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Bemidji-area special ed teachers to receive raise, new health plan

BEMIDJI—A pool of special education teachers is set to receive modest pay raises and a sizeable health insurance boost.

Under a contract ratified last month, teachers at the Bemidji Regional Interdistrict Council will get a 1.5 percent raise this year and a 1.75 percent raise the next, plus several hundred dollars in monthly insurance contributions under a new health plan—a 9.35 percent total increase in compensation, council administrators told the Pioneer.

The move will help the council attract teachers and staff, said Executive Director Brenda Story. Some potential hires have rejected job offers, she said, because the district didn't have appreciable health insurance.

"Plus, taking care of our staff is the right thing to do," Story said.

The council is a special school district into which 11 member school districts in the Bemidji area funnel their federal special education money to administer special education services and make sure they're in compliance with state and federal rules. The council shares about 50 special education teachers among those districts to help students who qualify for special education services.

It's designed to be more efficient and cheaper for member districts, which are generally small and might not have enough special-needs students to justify hiring specialists of their own.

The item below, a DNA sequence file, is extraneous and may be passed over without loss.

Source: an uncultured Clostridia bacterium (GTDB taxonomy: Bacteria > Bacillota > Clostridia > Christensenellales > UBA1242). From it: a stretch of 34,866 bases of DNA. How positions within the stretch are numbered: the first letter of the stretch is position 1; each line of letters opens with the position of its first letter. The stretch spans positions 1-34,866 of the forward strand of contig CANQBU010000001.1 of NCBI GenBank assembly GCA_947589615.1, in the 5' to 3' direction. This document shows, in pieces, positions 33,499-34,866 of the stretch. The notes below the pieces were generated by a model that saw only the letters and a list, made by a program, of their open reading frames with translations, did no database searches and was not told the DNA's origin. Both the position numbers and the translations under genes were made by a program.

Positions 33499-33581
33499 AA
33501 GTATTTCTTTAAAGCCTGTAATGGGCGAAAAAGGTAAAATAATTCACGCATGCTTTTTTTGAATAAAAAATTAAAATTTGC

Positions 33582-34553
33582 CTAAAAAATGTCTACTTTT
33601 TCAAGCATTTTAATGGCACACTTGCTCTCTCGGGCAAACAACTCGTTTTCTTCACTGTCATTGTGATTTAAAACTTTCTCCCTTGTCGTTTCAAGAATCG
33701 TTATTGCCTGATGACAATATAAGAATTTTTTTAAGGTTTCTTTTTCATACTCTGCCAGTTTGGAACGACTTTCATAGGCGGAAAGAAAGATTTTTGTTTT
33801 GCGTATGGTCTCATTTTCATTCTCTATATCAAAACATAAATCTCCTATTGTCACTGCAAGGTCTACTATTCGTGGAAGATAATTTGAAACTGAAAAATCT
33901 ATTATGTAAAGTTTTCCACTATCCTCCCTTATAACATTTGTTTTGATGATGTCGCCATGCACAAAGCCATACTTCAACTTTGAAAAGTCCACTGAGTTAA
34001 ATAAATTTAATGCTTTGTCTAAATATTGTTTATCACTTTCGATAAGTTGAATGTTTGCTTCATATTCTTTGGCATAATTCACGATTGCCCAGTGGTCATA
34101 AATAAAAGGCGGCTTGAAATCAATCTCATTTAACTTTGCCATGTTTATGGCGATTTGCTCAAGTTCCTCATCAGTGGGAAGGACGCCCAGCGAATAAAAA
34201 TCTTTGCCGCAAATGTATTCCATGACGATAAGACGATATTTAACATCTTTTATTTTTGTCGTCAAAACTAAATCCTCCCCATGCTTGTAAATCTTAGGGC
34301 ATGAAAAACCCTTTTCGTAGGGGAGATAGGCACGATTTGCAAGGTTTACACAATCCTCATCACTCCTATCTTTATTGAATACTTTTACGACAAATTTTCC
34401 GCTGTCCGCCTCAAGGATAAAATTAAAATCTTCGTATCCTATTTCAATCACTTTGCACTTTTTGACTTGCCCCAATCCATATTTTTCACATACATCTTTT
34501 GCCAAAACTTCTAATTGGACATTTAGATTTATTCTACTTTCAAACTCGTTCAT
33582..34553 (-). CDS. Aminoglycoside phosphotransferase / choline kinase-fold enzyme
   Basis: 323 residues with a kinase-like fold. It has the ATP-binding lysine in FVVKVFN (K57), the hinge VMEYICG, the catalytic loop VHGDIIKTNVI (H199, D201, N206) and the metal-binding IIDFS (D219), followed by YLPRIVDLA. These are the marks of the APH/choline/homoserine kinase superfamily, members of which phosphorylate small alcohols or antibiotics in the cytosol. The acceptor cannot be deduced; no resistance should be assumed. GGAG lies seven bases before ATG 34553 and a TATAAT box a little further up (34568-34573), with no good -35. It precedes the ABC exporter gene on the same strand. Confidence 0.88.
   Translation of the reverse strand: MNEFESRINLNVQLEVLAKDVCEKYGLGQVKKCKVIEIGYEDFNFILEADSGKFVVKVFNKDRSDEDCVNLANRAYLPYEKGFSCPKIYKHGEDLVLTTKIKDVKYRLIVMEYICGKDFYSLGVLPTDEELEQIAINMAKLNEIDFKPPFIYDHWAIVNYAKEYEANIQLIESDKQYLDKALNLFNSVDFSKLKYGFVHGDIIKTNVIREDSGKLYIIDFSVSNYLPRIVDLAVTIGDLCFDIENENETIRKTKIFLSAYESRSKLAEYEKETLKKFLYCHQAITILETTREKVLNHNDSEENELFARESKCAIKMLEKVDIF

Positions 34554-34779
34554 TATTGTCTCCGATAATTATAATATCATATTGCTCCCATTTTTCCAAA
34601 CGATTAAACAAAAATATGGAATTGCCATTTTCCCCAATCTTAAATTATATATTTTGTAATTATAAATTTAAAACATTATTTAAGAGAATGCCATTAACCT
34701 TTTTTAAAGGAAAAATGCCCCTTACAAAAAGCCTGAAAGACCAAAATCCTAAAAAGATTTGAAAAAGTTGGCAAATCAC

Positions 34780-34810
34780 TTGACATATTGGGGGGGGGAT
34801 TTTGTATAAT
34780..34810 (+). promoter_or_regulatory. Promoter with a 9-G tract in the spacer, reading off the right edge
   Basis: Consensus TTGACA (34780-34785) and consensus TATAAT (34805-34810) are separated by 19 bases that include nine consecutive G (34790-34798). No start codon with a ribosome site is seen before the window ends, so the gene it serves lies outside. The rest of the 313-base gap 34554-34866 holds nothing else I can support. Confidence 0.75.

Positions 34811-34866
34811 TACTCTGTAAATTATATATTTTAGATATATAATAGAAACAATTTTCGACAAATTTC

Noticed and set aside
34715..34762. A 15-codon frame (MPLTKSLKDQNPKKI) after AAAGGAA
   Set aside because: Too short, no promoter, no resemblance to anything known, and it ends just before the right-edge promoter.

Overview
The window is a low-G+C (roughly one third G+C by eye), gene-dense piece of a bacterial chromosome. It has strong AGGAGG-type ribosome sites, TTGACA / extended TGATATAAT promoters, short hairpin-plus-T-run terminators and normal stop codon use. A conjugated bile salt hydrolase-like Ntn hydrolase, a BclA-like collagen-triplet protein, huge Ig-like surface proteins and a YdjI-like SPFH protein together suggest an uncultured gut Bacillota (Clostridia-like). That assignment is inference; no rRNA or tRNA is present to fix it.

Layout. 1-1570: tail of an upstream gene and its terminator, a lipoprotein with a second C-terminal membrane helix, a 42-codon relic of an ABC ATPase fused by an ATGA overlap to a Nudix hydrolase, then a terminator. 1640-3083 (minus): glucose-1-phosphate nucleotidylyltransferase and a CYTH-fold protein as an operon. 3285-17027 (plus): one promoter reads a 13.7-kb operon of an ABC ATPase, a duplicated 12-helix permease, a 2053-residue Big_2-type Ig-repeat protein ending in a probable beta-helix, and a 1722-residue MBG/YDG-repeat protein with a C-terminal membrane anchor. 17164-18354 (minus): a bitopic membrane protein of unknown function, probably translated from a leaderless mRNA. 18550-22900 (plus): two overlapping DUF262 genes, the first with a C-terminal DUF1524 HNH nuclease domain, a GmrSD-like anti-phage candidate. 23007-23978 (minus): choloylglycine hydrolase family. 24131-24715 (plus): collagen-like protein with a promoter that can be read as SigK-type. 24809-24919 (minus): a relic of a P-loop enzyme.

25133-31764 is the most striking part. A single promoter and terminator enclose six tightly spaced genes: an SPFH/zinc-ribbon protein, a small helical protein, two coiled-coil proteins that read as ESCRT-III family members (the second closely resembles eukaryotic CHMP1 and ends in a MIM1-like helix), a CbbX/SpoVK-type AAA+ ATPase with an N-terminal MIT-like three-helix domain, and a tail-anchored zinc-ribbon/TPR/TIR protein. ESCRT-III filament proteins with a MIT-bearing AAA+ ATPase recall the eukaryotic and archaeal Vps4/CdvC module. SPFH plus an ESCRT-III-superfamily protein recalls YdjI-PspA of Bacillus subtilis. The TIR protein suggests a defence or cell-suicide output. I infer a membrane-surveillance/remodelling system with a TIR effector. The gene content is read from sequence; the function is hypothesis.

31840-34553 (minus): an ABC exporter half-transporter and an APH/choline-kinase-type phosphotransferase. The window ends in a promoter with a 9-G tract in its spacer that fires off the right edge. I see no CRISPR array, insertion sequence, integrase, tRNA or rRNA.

The council charges member districts for its employees' time, and administrators there plan to pay for the compensation hike by raising those rates.

"We knew this day was coming," said Tim Lutz, superintendent at Kelliher Public School and a council board member. "Because of the Affordable Care Act and because of the need to compete with other districts, we were going to have to eventually bring in a respectable health insurance package, and this was the year."

Council leaders approved the new contract in late January by a 7-3 vote with member absent.

The contract is effective retroactively to July 1, 2017.

Joe Bowen

Joe Bowen covers education (mostly K-12) and American Indian affairs for the Bemidji Pioneer.

He's from Minneapolis, earned a degree from the College of St. Benedict - St. John's University in 2009, and worked at the Perham Focus near Detroit Lakes and Sun Newspapers in suburban Minneapolis before heading to the Pioneer.

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